So how do you go from what you always did to adopting new sustainable practices? Adopting sustainability in the workplace isn’t a task you can implement alone. You need the cooperation of your employees or team. It starts with education on why it’s important to your business and how everyone can support this goal and really make a difference. You can also encourage participation by providing incentives for compliance. 

Install supporting reminders that help employees be mindful of the energy used in the office. For instance, you can have signs to remind people to switch off the lights before they leave the office. Over time it will become a habit. Share results on how the company is improving and set new goals. Start by supporting small conservative, and energy or waste-saving actions to see fast results. Maybe even designate a small sub-team as your sustainability ambassadors. Engage your employees by asking for their input, source ideas from them and value their input. Maybe even host a workshop to bring life to all the ideas.

An effective way to communicate about sustainability in the office, is to encourage the principles of “Reduce, Reuse and Recycle”.

Reduce, reuse and recycle

Reducing, reusing and recycling means buying less and creating less waste; make your footprint smaller. There are many ways to implement these principles in your workplace and they will really make a difference on a daily basis.

Go paperless

Don’t just use recycled paper but print less, or just don’t have a printer at all. Choose digital communication over printed media any time you can. Use cloth instead of paper towels. Use old fashioned mugs, cups and glasses instead of disposable paper cups. Put reward systems in place to “bring your own mug”, if you have the luxury of having a coffee bar in your office. 

Less junk

Don’t use plastic cutlery or plastic bags. Use refillable water bottles.

Choose eco-friendly products like non-toxic cleaning supplies. Support organic lunch options and don’t waste food. Choose recyclable materials, decorate your office with second-hand furniture.

Minimize E-waste

Donate or recycle your office devices that are no longer in use. Don’t buy what you don’t really need (yet); we all have a lot of gadgets and electronics just lying around. Extend the life of your electronics by taking good care of them – avoid overcharging the battery, keep your devices clean, buy a good case/sleeve for protection. Recycle electronics and batteries in e-waste recycling bins.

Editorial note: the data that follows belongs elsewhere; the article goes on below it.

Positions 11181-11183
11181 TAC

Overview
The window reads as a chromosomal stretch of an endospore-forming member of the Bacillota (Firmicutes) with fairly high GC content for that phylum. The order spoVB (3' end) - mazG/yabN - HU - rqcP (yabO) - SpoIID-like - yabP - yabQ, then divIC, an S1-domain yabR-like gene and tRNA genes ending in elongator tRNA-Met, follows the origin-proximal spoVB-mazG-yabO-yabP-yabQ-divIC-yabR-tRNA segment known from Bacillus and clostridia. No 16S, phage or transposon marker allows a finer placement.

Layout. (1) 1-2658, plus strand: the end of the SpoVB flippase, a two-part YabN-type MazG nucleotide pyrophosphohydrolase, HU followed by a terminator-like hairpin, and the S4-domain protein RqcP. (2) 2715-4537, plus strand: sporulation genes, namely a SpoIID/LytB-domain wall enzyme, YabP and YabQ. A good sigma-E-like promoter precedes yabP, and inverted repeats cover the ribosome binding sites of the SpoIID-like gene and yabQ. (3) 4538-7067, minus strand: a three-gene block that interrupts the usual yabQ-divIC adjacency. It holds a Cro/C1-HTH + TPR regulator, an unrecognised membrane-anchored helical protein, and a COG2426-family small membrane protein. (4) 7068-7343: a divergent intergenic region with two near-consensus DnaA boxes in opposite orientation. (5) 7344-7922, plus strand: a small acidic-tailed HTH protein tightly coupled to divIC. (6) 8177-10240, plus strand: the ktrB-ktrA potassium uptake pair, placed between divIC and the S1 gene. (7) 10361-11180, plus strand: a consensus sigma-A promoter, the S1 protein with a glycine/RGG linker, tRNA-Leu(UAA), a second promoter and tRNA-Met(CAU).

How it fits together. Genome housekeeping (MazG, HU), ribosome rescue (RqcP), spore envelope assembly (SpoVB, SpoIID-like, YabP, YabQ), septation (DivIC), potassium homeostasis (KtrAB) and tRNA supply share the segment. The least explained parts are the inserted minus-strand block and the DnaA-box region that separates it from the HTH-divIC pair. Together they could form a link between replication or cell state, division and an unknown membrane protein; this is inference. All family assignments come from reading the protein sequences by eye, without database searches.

Traveling for work

Reduce commuting. Have a work-from-home policy one or some days a week. Use public transport, support cycling to the office, support carpooling and/or drive electric company cars if you can also provide charging points. Reduce the amount of unnecessary business trips; host your gathering online. 

Less storage in the Cloud

Minimize data storage. Data storage centers are responsible for 2% of global carbon emission – right up there with the commercial airline industry. Data centers use copious amounts of energy to keep their servers running and grant you access to any of your photos, e-mails and documents 24/7. 

Be smart with using energy and resources

Block out the sun during hot days. Wear a sweater on cold days. Turn down the heat to 18 degrees Celcius if you’re the last to leave the office. Turn off lights if you’re the last to leave the office. Turn off your computer when you go home. 

Start small but start today

Implementing a sustainable office really is the only way to go. The transition won’t happen overnight but it’s definitely possible. Take small steps to keep it manageable, it will help you clearly communicate the desired actions to your employees to get them onboard. 

People, Planet, and Profit can go hand in hand. Start with a little step, start today.